For many charities, the most important day of the year isn’t Thanksgiving, but the fifth day after it – a day that since 2012 has become known as ‘GivingTuesday’.
Co-founded by the United Nations Foundation, GivingTuesday (or as it’s often referred to, #GivingTuesday), is the global generosity movement that has become a trusted group employers can align themselves with, to channel their own fundraising and ESG agendas through.
Last week it was announced that GivingTuesday raised a record $3.1 billion in 24 hours for charitable causes in the U.S.
This is up a massive 15% compared to last year.
Considering the pressure wages are under at the moment, this is nothing short of stunning.
But what’s possibly not realized is just how much of this money comes is via employee/corporate giving.
At the same time as statistics about the total money raised were revealed, corporate purpose software provider, Benevity, also revealed that a record $122.2 million was donated via its platform – an amount that was also up on last year (up 9%).
In fact, all told, 558 companies took part in Giving Tuesday campaigns through the platform this year – an increase of 15% compared to 2021.
Drilling down, more than 194,000 volunteer hours were logged (up 18% over 2021), with more than 428,000 Acts of Goodness tracked – these being activities including donations, volunteer hours, positive social and environmental actions and grants.
Below is its heat map of exactly how GivingTuesday happened globally.
Giving galvanizes amidst ‘recessionary talk’
According to Sona Khosla, chief impact officer, Benevity, record rises in GivingTuesday participation rates dramatically show that it’s employers who are really playing their part in turning ‘giving’ into a way of engaging staff in these difficult times.
Speaking exclusively to TLNT she said: “There’s been a lot of recession talk this year, and so it wasn’t at all clear what we’d see in terms of participation. What the data shows is that individual donations per worker fell by 10% – which suggests people have been feeling the pinch, but the number of companies participating in giving exercises rose by 22%.”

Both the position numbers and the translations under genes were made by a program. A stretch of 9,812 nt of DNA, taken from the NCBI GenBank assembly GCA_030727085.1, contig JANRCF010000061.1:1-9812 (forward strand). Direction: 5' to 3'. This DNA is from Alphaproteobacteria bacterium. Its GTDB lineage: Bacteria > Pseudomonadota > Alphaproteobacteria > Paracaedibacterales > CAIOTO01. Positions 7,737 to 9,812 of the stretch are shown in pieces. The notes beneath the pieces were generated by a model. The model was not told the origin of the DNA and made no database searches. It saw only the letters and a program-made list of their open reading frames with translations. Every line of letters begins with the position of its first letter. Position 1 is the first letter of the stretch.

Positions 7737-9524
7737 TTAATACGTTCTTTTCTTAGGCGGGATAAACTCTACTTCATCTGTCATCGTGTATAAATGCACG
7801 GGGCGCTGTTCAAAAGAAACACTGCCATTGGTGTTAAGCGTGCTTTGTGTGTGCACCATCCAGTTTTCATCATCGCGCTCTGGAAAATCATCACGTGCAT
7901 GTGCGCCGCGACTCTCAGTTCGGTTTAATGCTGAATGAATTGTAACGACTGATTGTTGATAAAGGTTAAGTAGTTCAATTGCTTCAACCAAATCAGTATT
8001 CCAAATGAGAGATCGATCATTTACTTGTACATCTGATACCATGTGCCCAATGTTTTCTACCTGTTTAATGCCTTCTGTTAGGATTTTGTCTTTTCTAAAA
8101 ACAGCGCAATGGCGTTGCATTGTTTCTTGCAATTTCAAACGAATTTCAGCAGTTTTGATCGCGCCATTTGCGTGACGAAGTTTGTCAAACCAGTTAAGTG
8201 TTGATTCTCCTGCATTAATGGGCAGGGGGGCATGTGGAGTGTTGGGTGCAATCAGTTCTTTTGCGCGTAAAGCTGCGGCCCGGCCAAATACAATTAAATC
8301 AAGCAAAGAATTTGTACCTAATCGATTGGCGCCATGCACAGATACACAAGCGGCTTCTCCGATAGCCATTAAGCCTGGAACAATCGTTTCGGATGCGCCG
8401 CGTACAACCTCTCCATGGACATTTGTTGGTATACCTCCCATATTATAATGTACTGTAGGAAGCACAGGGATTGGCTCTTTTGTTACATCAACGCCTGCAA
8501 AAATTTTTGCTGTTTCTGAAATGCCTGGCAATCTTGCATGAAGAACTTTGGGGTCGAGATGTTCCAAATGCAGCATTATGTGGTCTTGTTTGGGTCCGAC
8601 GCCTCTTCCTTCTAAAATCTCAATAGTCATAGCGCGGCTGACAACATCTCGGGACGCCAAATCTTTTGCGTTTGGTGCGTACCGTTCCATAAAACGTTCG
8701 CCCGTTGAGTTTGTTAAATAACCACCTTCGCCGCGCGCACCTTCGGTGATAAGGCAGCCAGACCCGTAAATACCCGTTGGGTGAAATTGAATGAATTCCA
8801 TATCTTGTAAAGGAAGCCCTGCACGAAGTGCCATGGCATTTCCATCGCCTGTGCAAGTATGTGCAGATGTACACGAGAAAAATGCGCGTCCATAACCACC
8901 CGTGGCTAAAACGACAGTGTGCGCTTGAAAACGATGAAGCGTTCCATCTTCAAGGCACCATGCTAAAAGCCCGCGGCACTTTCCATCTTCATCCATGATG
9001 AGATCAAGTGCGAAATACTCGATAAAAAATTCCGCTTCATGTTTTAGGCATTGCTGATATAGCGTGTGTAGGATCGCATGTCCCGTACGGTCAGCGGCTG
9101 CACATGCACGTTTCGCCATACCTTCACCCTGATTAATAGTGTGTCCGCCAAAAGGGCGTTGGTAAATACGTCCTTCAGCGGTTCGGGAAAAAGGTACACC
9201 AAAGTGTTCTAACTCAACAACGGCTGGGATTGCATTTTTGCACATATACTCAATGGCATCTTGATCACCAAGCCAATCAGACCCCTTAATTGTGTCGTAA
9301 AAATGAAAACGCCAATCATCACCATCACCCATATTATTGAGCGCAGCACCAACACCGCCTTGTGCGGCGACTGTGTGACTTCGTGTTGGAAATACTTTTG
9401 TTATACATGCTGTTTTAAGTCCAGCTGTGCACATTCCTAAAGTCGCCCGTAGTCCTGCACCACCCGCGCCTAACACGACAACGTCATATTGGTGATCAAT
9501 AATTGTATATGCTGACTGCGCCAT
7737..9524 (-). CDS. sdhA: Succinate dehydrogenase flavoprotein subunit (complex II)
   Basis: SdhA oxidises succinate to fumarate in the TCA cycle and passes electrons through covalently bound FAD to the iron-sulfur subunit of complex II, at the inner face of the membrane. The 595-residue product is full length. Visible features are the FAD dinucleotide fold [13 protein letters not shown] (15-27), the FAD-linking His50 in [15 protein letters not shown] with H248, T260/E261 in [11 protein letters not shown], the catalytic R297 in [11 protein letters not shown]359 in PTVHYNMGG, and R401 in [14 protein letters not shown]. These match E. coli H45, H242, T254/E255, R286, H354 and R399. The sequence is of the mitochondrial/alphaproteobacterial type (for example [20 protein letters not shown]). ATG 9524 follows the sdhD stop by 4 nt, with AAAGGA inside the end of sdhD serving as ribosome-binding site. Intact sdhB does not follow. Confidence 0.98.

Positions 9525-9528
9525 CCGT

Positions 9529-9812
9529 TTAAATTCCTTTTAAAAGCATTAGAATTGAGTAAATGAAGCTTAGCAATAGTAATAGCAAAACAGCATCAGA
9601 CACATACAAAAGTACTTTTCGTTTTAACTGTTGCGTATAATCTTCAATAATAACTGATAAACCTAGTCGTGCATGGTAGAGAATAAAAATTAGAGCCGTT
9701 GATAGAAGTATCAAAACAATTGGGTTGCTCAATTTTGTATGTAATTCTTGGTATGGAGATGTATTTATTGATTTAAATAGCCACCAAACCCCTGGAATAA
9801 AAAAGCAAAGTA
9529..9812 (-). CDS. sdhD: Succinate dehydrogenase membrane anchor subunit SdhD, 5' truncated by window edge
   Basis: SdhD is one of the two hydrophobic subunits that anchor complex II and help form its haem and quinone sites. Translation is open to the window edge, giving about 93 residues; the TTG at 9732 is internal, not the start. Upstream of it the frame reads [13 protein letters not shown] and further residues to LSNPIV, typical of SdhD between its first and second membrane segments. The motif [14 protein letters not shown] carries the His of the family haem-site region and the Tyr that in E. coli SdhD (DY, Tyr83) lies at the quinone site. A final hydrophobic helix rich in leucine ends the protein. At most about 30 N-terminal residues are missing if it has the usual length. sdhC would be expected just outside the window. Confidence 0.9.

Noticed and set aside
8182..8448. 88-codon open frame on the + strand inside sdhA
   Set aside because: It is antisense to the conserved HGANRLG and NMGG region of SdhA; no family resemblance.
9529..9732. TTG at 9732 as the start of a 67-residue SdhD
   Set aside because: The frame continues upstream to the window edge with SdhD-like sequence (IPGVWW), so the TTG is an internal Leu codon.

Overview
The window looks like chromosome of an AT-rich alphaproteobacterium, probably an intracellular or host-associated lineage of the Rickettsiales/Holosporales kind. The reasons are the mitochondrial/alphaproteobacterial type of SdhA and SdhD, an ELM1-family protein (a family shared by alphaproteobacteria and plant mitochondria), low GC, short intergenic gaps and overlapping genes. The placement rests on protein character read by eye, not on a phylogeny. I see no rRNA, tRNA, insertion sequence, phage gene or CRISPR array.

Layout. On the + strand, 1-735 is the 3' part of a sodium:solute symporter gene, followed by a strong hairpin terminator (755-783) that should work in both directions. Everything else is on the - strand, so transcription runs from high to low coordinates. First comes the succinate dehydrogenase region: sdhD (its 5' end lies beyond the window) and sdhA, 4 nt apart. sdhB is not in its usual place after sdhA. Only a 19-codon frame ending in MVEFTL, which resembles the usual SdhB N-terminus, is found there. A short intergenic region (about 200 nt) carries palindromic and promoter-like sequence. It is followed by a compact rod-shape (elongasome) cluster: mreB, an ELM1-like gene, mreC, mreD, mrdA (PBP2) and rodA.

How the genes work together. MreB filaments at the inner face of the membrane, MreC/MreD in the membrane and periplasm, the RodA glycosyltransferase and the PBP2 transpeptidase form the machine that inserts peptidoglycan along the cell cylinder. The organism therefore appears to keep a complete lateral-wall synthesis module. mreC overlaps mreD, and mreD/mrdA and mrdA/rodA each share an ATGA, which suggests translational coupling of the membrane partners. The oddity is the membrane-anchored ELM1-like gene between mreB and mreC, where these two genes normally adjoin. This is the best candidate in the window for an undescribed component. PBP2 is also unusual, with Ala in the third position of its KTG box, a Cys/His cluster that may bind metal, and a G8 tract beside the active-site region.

She added: “What this shows to me is that companies have stepped up to the plate, to push their ESG agenda – even in these tougher times.”
Giving creates engagement
According to Khosla, it is precisely because staff engagement needs a boost that giving has risen up the agenda again – with HRDs seeing it as something they can galvanize their staff around.
She said: “I do think that when you take a step back, employees do want their employers to be a source of hope. Employers themselves are listening to staff, who are telling them they just can’t sit back and watch, and that they want them to take action. Giving is a good way of rallying their people, but also about being a good socially conscious brand. Giving is a more authentic approach; people like to have a sense of impact.”
According to Benevity’s own research, 86% of staff want to have a say about how money they raise is distributed, and Khosla applauds companies who are starting to let employees determine how dollars raised are distributed.
Khosla says: “This year has been a difficult year for lots of people, and we’ve also been coming off the back of Covid, but the fact companies are beginning to lean into corporate giving is a real positive.”
She added: “Companies are putting in their own matching dollars; sometimes to 3:1, and they’re also offering staff gift cards – cards that staff can use to support charities that align with their own personal interests.”
She concluded: “Whether 2023 continues this upward trend remains to be seen, but it’s great news that even in a touch year, charitable giving through companies is rising. Long may it continue.”
What Benevity found:
- In addition to the rise in money donated, more than 194,000 volunteer hours were logged in 2022 – an increase of 18% compare to 2021.
- Since launching, Benevity has processed more than $10 billion in donations and 46 million hours of volunteering time to support 326,000 nonprofits worldwide.
- In total, Benevity has facilitated 770,000 positive actions and awarded 1.2 million grants worth $12 billion